Microsoft announced its quarterly earnings with $20.40 billion in revenue and earnings per share of $0.68. Analysts expected $20.39 billion in revenue and $0.63 per share. Devices and consumer revenue grew 12% to $8.30 billion, while commercial revenue at the firm grew 7% to $12.23 billion.
Amazon announced its quarterly earnings Amazon reported net sales up 23 percent to $19.74 billion and earnings of 23 cents a share. Analysts expected $19.43 billion in revenue and $0.23 per share.

News From You

Ars Technica. The Linux Foundation has announced a three-year initiative to pool at least $3.9 million to help underfunded open source projects, starting with OpenSLL. Amazon Web Services, Cisco, Dell, Facebook, Fujitsu, Google, IBM, Intel, Microsoft, NetApp, Qualcomm, Rackspace, and VMware have all pledged to commit at least $100,000 a year. OpenSSL won’t be the only project getting money, so it won’t get all of that, but it should end up with significantly more than the $2,000 a year it was getting.
Submitted by draconos
CNET. ARM says the shift to 64-bit mobile devices is happening faster than it expected. ARM expected 64-bit chip to be mostly needed for servers at first. TSMC made similar comments last week. ARM’s executive vice president of corporate strategy, Tom Lantzsch, said even 32-bit code runs better on a 64-bit processor which may be one reason. He also said he though the capability for 64-bit Android phones should arrive by Christmas.
Submitted by KAPT_Kipper
Gizmodo. Amazon Prime Pantry, a service that allows you to have up to 45 pounds worth of household items shipped to your door for $6. Of course you have to pay for the items too. 45-pounds of cheese puffs, on its way!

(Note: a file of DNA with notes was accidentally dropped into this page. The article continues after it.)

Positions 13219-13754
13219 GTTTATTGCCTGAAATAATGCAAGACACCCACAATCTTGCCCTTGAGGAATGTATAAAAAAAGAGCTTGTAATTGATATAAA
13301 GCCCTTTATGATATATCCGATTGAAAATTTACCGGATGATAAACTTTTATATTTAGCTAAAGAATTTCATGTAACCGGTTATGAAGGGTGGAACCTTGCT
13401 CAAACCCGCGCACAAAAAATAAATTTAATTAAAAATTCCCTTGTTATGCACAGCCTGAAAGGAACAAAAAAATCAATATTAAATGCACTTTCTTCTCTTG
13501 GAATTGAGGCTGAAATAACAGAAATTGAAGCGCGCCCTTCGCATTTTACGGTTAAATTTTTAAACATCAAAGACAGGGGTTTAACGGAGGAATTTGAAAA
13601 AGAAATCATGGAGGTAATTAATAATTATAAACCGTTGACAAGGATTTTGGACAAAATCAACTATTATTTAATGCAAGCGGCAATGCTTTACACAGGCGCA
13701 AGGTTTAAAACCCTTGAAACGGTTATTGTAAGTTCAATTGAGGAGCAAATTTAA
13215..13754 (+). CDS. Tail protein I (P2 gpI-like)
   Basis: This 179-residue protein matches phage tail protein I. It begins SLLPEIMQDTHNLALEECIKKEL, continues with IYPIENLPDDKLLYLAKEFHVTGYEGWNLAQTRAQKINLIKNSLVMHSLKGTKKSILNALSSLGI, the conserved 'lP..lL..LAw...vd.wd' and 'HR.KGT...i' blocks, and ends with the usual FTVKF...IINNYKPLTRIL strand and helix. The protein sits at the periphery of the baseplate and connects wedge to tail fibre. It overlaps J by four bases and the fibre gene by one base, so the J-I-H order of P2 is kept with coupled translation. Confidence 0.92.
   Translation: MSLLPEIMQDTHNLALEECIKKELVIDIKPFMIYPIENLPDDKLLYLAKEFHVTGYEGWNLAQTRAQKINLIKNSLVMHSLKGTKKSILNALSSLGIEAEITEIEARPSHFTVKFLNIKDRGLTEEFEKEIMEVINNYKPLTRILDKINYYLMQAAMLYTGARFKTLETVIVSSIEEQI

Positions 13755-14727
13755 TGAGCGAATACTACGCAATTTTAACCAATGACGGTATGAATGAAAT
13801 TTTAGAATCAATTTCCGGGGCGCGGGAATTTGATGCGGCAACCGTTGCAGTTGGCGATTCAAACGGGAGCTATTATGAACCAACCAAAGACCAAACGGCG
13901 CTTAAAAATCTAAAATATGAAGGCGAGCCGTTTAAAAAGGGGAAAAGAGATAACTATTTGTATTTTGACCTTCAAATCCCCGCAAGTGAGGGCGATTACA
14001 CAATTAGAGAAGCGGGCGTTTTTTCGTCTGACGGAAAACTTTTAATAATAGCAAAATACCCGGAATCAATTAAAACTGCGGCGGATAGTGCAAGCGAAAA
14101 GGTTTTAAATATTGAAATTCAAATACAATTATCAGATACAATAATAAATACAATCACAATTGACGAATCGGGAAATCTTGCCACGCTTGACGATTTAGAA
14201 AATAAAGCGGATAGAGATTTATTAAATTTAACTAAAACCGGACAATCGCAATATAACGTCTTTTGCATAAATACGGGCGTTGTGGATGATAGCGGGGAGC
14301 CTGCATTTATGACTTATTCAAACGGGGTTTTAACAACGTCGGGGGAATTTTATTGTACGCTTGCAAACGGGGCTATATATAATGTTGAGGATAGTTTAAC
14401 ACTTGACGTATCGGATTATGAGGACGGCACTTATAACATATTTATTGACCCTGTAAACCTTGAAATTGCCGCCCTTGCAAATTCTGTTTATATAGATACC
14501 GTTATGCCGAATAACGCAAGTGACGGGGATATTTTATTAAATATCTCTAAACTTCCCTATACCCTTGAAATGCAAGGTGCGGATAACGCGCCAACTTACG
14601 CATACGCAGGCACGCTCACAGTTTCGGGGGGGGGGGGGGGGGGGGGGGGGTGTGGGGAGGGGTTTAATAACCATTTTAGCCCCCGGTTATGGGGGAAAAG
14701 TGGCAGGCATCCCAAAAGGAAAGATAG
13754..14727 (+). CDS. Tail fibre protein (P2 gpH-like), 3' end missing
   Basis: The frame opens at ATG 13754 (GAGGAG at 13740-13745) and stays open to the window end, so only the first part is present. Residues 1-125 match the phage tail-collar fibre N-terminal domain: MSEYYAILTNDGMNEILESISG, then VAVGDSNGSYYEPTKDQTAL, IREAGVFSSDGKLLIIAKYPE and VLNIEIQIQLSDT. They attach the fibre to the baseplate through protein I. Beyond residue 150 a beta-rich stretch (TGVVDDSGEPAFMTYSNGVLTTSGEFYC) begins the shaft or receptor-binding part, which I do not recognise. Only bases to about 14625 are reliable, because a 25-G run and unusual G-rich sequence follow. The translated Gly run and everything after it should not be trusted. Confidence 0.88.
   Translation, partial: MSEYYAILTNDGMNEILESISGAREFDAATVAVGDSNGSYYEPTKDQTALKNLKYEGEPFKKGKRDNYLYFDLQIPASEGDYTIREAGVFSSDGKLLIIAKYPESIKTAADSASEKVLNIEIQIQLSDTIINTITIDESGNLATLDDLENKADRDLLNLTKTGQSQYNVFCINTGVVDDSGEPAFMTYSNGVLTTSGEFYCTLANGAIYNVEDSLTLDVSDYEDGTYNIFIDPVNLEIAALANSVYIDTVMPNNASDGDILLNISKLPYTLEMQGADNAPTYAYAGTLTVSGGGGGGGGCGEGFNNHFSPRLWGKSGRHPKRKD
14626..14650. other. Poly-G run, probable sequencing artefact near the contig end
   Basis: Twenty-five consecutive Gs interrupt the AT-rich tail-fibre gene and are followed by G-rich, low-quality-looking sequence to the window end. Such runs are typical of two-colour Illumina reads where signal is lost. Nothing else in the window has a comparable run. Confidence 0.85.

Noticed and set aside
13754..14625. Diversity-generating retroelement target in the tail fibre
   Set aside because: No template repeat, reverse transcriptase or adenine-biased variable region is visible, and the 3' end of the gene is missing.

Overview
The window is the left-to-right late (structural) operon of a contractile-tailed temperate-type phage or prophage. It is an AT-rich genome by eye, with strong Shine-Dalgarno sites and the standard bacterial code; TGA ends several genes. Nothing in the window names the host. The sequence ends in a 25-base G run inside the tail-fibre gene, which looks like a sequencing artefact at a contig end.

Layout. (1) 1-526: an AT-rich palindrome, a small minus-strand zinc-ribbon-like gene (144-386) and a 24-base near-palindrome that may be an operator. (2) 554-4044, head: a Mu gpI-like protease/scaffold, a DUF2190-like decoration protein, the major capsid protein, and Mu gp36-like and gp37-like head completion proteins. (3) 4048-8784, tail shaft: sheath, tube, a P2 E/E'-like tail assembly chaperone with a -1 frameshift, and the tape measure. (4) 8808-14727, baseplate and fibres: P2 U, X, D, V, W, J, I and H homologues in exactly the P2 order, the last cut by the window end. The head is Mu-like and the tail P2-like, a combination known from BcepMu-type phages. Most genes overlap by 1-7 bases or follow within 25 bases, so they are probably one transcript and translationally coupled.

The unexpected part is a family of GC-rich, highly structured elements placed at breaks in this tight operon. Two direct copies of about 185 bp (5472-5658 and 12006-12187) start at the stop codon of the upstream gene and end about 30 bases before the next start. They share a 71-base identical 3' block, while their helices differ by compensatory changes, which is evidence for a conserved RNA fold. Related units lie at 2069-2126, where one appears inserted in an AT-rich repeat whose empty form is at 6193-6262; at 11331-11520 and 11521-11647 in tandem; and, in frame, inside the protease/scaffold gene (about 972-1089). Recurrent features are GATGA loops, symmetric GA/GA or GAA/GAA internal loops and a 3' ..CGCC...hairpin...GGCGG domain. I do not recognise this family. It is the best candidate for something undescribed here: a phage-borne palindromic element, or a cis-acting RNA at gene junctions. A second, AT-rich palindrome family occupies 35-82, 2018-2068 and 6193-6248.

Submitted by Tekkyn00b
Boing Boing. Previously unknown digital artwork created by Andy Warhol has been recovered from old Amiga floppy disks, circa 1985. Warhol created the works with Graphicraft on a commission from Commodore to demonstrate the graphic capabilities of the Amiga. A documentary film about the file recovery called “Trapped” will premiere on May 10 at the Carnegie Library Lecture Hall in Pittsburgh.
Submitted by KAPT_Kipper


Pick of the Day

It’s a very useful “email decluttering” service. It gives you the option to gather all the “semi-unwanted” emails in a daily summary. You decide which ones go in the summary, and which ones you actually never see again. They all get stored in a specific folder, so you never really lose them. It’s a great way to deal with “bacn”, and has become an indispensable tool in my endless quest for Inbox Zero (which I actually achieve every once in a while). PS: I believe it only works with Gmail (of course), but seriously, who doesn’t use gmail nowadays?



Preceded by:
"OnePlus One is Too– Exclusive"
Followed by:
"Slicing up Nokia"